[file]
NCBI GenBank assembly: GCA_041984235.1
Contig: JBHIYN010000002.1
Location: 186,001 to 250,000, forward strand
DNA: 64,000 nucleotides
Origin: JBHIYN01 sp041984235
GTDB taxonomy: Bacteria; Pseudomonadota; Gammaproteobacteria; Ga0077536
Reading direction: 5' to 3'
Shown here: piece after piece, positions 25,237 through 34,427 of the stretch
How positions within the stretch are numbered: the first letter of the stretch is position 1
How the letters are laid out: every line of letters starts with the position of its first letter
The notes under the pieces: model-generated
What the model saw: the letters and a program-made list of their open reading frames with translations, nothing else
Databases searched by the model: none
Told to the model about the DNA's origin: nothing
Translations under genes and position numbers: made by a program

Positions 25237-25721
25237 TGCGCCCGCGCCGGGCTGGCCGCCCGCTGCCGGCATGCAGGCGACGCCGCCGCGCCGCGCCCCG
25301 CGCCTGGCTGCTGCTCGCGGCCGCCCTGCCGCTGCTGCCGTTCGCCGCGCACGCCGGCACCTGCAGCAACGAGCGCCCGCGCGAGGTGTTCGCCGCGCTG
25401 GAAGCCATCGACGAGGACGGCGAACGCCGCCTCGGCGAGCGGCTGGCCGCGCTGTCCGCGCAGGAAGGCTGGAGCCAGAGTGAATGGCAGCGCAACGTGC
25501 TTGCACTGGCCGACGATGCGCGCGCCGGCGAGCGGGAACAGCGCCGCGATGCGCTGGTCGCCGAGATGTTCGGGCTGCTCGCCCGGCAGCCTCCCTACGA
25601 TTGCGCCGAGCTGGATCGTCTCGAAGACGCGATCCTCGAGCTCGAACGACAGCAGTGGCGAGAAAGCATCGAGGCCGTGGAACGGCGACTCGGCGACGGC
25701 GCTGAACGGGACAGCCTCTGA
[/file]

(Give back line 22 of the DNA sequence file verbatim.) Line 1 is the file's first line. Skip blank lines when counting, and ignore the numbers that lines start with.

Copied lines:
25701 GCTGAACGGGACAGCCTCTGA